Chronic teacher shortage causes exams to be cancelled

Chronic teacher shortage causes exams to be cancelled
Credit: Belga

The Dutch-speaking education system has been facing chronic teacher shortages for a while, increasingly leaving students lagging behind and with classes being cancelled. The crisis is also having more and more impact on students' ability to sit their exams.

For some years now, schools have had to cancel exams because pupils have barely mastered a subject for the entire trimester, according to the umbrella organisation for Dutch-speaking schools in Flanders and Brussels, Catholic Education Flanders (KVO). As the lack of teachers grows, so too does this phenomenon.

"The phenomenon remains limited for now, but it is becoming more acute every year," Pieter-Jan Crombez, KVO's spokesperson, told The Brussels Times. He stressed that the cause of the issue is, once again, clearly the shortage of teachers.

He explained that schools are creative and teachers show great commitment in looking for solutions, but stressed that asking students to sit an exam in a subject that has not or hardly been taught is difficult. "It also makes the class councils even more difficult."

Chronic shortage persists

The KVO has sounded alarm bells regarding the shortage of staff in primary and secondary schools multiple times and more recently has openly criticised the lack of response from the Education Minister, Ben Weyts, saying the government is not doing enough to tackle it.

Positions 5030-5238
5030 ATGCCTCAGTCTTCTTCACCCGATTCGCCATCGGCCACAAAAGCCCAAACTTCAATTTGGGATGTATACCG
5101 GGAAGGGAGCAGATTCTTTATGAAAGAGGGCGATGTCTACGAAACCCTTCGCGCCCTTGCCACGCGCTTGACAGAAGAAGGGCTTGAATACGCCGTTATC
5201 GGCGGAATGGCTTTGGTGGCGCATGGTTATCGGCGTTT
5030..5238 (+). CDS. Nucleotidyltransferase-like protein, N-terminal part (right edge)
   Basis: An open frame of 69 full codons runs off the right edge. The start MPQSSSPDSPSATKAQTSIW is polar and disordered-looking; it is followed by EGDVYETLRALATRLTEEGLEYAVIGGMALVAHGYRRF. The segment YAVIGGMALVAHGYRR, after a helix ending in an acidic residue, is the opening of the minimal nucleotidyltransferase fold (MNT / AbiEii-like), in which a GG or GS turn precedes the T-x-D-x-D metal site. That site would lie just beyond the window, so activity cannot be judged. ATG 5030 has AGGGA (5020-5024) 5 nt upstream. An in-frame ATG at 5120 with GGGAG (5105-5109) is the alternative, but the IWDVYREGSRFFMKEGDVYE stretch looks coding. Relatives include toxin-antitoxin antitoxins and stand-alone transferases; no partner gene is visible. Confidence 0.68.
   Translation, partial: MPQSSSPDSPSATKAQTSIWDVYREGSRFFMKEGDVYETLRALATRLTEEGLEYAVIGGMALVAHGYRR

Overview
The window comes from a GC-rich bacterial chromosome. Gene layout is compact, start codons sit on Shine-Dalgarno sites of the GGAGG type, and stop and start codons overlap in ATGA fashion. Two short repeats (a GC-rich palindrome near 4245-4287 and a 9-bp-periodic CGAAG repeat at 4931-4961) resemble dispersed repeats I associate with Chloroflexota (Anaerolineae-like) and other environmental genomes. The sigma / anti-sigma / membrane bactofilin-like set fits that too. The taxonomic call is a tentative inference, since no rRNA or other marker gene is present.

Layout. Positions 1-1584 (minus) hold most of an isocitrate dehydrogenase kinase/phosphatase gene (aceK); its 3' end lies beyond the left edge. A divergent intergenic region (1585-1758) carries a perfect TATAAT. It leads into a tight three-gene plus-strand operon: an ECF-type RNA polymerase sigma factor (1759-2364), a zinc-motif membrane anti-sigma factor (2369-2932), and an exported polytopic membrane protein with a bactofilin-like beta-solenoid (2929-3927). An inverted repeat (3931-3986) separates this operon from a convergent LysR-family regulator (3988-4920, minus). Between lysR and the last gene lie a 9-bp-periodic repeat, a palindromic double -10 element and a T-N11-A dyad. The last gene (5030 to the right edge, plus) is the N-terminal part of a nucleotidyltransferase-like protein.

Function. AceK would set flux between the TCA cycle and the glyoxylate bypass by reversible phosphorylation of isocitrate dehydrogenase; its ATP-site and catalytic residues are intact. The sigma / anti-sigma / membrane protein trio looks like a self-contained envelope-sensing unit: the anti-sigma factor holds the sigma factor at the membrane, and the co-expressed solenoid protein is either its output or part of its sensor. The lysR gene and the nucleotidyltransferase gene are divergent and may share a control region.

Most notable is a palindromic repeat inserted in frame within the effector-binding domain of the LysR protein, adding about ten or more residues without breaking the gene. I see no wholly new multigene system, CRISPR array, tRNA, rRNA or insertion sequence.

Crombez said he hoped the minister "finally takes the problem seriously and takes decisive action." When asked about the cancellation of exams due to subjects not being sufficiently taught, Weyts' cabinet told The Brussels Times that it was not clear just how many schools were taking this action.

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Weyts' Spokesperson recognised that the shortage of teachers "has been a problem for years," but said that during this period of government, many sacred cows have been tackled, including the agreement on permanent appointments, seniority for lateral entrants, as well as more financial flexibility for schools.

He added that Weyts will continue to "fight this battle to make the profession attractive in the market and to give teachers more space for their core task, that being teaching." He concluded that by raising the quality of education again, more people will be attracted to the profession.

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